The few residents of Beirut's Ashrafiyeh district who ventured out of their homes yesterday picked their way nervously along streets strewn with broken glass and rubble.
The intense shelling from Syrian tanks, artillery and rocket batteries had stopped. Only the sound of light automatic weapons fire occasionally crackled through the air.
"Don't go down that road. There are Syrian snipers in a building at the Place des Cannons," one rresident warned a visitor.
A week after fierce fighting broke out between Syrian peace-keeping troops and rightist Christian militias, the tension in the mainly Christian east side of Beirut was still almost unbearable. An undeclared cease-fire was supposedly in effect but there had already been too many of them and too many people had died.
Each side accused the other of breaking the cease-fire by snipping. A Syrian spokesman said Christian militias had fired 40 mortars at Syrian positions since Thursday wounding six soldiers. The spokesman said Syrian troops were "Abiding by orders not to return fire."
A Christian militia officer cursed the statement. He was waiting in an East Beirut's Hotel Dieu Hospital while another militia man underwent emergency surgery for three bullet wounds.
"He was shot by Syrian snippers even though there is supposed to be a cease-fire," the officer fumed. "They're not an army, they're a bunch of assassins."
Like the Syrian spokesman, he claimed his men were following orders not to fire.
Nevertheless, the sporadic shooting goes on, slowly raising the casualty toll despite the relative quiet that has prevailed since the heavy shelling stopped Thursday morning.
Of 200 people believed killed since the fighting started, 17 were gunned down Thursday by Syrian snippers at a single bridge, according to rightists. The victims, including one family of four, were trying to get out of East Beirut.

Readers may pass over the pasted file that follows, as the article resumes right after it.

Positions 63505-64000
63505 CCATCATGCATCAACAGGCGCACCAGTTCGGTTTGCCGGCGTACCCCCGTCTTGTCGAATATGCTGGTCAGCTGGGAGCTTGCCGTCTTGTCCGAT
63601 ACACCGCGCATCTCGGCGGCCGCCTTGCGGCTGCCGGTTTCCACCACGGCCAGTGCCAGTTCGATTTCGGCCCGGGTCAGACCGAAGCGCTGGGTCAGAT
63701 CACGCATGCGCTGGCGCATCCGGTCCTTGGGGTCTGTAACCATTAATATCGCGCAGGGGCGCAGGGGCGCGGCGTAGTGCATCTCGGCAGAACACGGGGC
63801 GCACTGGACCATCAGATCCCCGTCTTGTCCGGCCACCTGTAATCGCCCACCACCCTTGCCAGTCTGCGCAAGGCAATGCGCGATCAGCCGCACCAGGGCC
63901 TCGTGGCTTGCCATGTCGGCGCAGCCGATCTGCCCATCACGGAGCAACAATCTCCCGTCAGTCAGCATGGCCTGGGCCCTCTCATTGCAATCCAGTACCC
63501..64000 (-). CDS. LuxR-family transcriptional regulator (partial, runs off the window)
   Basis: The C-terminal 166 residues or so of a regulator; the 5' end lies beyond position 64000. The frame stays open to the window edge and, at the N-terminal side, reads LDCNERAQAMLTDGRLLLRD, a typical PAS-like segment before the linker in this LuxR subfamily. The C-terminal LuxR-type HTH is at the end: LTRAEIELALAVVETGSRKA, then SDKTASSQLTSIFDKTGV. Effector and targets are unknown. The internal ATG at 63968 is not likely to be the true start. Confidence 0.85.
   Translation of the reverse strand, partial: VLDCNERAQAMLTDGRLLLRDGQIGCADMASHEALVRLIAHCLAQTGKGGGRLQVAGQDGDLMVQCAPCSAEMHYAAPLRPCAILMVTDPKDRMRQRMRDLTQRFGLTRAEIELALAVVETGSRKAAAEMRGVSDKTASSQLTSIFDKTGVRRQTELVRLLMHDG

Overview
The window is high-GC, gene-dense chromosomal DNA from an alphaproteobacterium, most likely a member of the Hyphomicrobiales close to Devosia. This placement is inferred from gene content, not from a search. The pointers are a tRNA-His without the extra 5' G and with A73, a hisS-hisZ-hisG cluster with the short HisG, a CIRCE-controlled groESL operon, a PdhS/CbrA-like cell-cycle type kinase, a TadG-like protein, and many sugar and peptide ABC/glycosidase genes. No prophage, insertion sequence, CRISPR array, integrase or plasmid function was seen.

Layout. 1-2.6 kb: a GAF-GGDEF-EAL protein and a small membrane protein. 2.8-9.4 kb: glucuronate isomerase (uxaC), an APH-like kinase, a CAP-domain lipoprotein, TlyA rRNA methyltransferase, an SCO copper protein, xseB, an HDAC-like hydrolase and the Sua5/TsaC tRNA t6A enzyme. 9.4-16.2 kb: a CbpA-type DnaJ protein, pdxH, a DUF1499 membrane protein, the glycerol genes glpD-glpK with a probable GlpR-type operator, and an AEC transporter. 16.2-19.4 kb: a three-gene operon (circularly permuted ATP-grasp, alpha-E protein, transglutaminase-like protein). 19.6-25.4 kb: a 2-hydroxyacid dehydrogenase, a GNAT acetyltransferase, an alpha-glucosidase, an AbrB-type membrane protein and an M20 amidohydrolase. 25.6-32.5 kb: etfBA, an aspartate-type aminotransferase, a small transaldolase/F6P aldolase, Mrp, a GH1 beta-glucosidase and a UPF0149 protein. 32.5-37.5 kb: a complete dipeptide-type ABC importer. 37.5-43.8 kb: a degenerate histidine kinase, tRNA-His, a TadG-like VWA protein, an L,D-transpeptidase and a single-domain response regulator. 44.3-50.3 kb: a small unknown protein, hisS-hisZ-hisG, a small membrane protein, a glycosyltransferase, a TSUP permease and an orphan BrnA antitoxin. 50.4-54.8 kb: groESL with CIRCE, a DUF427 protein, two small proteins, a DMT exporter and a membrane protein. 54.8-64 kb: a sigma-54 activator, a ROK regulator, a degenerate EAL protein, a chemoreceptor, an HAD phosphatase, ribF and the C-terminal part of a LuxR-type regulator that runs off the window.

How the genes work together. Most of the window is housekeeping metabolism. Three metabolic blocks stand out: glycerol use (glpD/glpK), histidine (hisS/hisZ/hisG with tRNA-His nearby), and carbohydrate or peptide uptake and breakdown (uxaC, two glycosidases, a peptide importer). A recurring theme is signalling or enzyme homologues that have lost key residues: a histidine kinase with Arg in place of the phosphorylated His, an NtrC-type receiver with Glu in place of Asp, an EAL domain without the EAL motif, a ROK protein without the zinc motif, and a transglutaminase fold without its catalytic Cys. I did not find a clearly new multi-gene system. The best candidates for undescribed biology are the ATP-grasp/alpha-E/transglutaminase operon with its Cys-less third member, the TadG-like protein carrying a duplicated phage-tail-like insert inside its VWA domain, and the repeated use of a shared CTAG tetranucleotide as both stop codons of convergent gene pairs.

The rightist newspaper, Le Reveil described it as one of three "bridges of death" where another 125 people have been wounded by sniper fire since the beginning of the week.
But the shattered residential building in Beirut's Christian districts testify even more forcefully than death tolls to the terror experienced by their residents.
During six days of intermittent shelling, nearly every building in once-propserous Ashrafiyeh has been at least pock marked by shrapnel or machinegun fire and many are scarred with gaping shell holes and blackened by fires. In some buildings, entire floors have collpased under repeated direct hits.
The difference from even a few days ago is striking. The attack that did the most damage came Wednesday night when the Syrians unleashed a 7 hour barrage of almost every type of ground fire.
Residents said the resulting destruction was greater than that suffered in their districts during all of Lebanon's 1975-76 civil war betwwen Christian rightists and a Moslem-Icftist alliance.
All three major hospitals in East Beirut were also hit by artillery and rockets in the days and nights of shelling.
In the Hotel Dieu Hospital, wounded civilians and militiamen lay on beds placed in the corridors in case of new shelling.
The bed of Joseph Ghanem, 30, a Christian laboratory worker, stood right in front of the hospital's admissions office. He was wounded three nights ago when a shell struck his nearby apartment.
The director of the church-run Getaawi hospital. Sister Marguerite Marie Massound, said the hospital building had been hit repeatedly by shells, causing one death and wounding several people.
About 30 yards from the hospital, every floor of a six story apartment building was smashed or gutted by shellfire.
"Two children were killed by explosions in that building and another one was burned to death," Sister Marguerite said.
Yesterday the few groceries or bakeries open on the east side had lines of nervous buyers in front of them. Residents in some areas also must deal with the cut-off of water, electricity and telephones.
Because of sniper fire, the few cars that are still running try daringly to negotiate Beirut's narrow streets. Fewer still venture between East and predominantly Moslem West Beirut, where life goes on fairly normally.
Residents on both sides are expecting more trouble and hundreds if not thousands of people are trying to leave. The airport located southwest of the city is jammed with waiting passengers and all flights out are fully booked.